Election '97 : Bell beats off Hamilton's bid to scupper nomination

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The Independent Online
The battle for the hearts and ballot slips of Tatton's voters took another bad-tempered twist yesterday when the Tory candidate Neil Hamilton launched a last-ditch attempt to scupper the electoral chances of his rival, Martin Bell, by lodging an objection over Mr Bell's use of the word "independent".

Along with nine other candidates, Mr Bell had his nomination formally accepted yesterday, describing himself as an Independent. He had planned to describe himself as "Independent Anti-Corruption", but withdrew the words "anti-corruption" following the threat of legal action.

Speaking after his nomination was accepted, Mr Bell, who was proposed by former Tory councillor Laurence Hobday, said that his title was irrelevant. "I'm standing as an Independent, but everyone knows it's on an anti-corruption platform.

As he formally launched his election campaign with a walkabout in Alderley Edge, in Cheshire, he revealed that he was also being supported by two former mayors, one Labour and one Liberal Democrat, two war veterans and an England cricketer. "He's going to teach me to deal with the bouncers that may be coming my way," Mr Bell said.

The first came just hours later, with the news that Mr. Hamilton's agent had launched a formal objection to Mr Bell's description of himself as Independent.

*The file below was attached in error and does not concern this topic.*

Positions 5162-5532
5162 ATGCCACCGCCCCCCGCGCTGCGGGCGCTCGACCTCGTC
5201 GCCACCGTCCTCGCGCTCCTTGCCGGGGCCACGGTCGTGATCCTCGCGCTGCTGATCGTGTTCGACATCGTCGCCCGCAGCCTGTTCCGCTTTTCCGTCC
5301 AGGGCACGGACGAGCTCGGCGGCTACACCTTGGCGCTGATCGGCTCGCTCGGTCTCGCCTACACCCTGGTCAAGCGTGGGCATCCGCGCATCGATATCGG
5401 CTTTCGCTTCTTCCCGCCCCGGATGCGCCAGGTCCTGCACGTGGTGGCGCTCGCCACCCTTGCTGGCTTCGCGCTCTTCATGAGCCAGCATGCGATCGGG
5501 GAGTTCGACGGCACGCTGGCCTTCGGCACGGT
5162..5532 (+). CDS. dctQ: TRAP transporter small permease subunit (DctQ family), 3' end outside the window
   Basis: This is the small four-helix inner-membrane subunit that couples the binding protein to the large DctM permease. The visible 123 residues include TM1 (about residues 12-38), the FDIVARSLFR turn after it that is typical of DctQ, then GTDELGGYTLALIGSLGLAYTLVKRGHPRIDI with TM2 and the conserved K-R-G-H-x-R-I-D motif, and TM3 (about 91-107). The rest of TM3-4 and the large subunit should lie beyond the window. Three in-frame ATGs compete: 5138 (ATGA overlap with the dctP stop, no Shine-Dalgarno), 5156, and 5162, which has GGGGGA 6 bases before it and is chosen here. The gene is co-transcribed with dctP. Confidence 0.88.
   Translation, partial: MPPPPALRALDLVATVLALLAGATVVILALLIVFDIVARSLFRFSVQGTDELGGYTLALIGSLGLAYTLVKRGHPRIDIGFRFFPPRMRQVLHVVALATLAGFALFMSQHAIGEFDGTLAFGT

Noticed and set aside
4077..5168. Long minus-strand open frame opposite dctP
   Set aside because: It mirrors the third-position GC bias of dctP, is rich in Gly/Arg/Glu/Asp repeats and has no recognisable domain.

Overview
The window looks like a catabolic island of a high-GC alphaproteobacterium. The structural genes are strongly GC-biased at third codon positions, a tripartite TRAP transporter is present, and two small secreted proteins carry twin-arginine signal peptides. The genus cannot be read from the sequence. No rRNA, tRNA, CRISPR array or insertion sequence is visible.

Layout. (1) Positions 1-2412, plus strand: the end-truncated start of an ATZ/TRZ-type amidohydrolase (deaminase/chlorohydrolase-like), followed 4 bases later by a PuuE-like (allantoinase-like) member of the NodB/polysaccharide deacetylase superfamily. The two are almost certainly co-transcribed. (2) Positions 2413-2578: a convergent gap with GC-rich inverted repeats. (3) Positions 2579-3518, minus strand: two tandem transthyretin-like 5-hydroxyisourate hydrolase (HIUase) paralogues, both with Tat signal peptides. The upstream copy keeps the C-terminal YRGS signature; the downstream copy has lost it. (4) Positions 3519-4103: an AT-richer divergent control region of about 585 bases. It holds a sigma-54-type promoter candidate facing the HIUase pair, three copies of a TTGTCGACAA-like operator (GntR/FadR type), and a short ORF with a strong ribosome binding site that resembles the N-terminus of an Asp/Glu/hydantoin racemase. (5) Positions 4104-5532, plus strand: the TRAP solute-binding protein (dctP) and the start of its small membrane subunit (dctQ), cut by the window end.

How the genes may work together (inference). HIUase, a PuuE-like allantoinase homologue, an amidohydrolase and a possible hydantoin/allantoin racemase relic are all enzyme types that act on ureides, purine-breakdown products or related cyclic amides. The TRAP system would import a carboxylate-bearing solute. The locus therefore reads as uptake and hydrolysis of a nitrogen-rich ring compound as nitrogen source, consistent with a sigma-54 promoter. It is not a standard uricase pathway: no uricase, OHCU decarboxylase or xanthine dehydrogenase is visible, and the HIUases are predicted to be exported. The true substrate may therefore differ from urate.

"Bell is not an independent candidate. He is a stooge of the Labour Party with Liberal support," Mr Hamilton said. "I call on him to withdraw his nomination papers and allow Tatton's voters a real choice between political parties."

But the acting returning officer, chief executive of Macclesfield Borough Council, Brian Longden, rejected the complaint by Mr Hamilton, the former minister at the centre of the cash-for-questions row. A spokesman said: "The acting returning officer has replied to say he cannot accept the objection as valid. Martin Bell's nomination is valid."

Mr Bell described the attempt as "a desperate effort by a desperate man". "I was nominated by a Conservative councillor ... so Mr. Hamilton cannot claim that my nomination was anything other than totally cross-party," he said.

As the list of candidates was closed at 4 pm yesterday, there initially appeared to have been another twist, with the description of candidate Simon Kinsley as an "Independent Conservative".

But just half an hour later, a rather embarrassed spokesman for the council admitted that the description had been a mistake, and that the candidate was, in fact, simply Independent.

Other candidates standing in Tatton are: David Laurence Bishop, Lord Byro v The Scallywag Tories Party; Sam Hill, Independent candidate; Michael Paul Kennedy, Natural Law Party; Simon Lowther Kinsey, Independent candidate; John Richard Muir, Albion Party; Ralph Nicholas, Independent candidate; Burnel Craig Penhaul, commonly known as Miss Money Penny the Transformer Miss Money Penny's Glamourous One Party; and Julian Matthew Price, Juice Party.